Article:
"Yeah, I'm pretty nervous, too," Mona said. "And we have soccer practice today. We've never been on a real team before. And all the others will be better than us because they went to soccer camp while we had to stay home and babysit."

I hate that.

It's fake dialogue.

The characters already know this information.

If you've got to convey the information to the reader - figure out some other way to do it.


Monday, March 25, 2013

Dear Barbara O'Connor

Dear Barbara O'Connor:

One last thing: If Popeye's Uncle Dooley shot Popeye in the eye, his eye would fall out, wouldn't it?

Friday, March 22, 2013

A few more pics

A few more pictures from my recent visit to Donovan Elementary School in Lebanon, Ohio.

With Zachary McHenry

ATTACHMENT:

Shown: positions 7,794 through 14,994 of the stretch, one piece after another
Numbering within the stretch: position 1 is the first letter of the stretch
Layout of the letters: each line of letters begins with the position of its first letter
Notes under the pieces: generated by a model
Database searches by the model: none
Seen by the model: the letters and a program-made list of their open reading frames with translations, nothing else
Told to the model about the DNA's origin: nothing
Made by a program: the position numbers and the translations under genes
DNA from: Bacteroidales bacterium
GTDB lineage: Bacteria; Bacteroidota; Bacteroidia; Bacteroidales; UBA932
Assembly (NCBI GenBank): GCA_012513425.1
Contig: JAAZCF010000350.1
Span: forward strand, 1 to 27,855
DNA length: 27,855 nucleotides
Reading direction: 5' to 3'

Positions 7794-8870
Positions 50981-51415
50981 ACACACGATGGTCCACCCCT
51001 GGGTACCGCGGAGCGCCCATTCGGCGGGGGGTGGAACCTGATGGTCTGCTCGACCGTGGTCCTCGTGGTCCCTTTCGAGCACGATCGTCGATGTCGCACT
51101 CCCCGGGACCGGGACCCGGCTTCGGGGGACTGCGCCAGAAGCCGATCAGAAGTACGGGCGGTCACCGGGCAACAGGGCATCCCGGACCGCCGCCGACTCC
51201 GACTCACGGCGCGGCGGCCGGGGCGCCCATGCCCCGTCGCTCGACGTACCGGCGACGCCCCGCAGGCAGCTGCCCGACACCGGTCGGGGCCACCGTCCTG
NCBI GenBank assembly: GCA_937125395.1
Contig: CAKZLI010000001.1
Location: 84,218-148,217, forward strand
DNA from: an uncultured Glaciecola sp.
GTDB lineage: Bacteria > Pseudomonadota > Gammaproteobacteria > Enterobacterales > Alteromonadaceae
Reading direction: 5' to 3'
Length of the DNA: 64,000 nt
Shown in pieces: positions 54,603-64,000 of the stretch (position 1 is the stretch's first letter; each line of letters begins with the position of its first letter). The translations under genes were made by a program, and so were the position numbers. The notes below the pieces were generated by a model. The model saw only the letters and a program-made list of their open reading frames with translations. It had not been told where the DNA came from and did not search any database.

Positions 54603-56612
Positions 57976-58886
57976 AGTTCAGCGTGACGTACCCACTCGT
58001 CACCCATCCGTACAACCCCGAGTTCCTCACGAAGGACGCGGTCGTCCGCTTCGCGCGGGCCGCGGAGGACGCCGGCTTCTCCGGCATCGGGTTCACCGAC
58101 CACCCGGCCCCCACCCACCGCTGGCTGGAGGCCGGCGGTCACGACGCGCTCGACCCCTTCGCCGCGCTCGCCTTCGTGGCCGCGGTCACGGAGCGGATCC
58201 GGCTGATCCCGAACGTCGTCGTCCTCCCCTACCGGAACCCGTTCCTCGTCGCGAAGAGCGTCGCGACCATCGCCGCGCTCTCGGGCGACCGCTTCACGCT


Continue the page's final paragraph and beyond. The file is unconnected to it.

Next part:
Thursday, March 21, 2013

Snow day

Things I Love Thursday

I love reading fifth grade writing.

I recently taught a biography writing workshop with fifth graders.

They did an amazing job. 

Check out some excerpts from one of them (and they were ALL amazing):

A crisp, cold wind whistled through the treetops on February 19, 1928, and sailed past a little yellow bungalow, only stopping to hear the joyful sighs of a proud mother and father cooing over their little girl. 

Children raced along the small sidewalks of the tiny town of __, Kansas, to the few shops in the center of town. Dogs strolled through green lawns and a light frost covered windowpanes, but Mary __ was too young to enjoy it. Her little fingers were closing into little fists, and then opening, as she looked in wonder.

Are you wowed yet? Just wait till you read the ending:


Now living in __, Connecticut, if you stop by to listen, you might hear the crisp pages of a new cookbook turning, the microwave running, or something boiling on the stove.

If you stop a minute to smell, you might smell the aroma of spices or maybe something baking in the oven.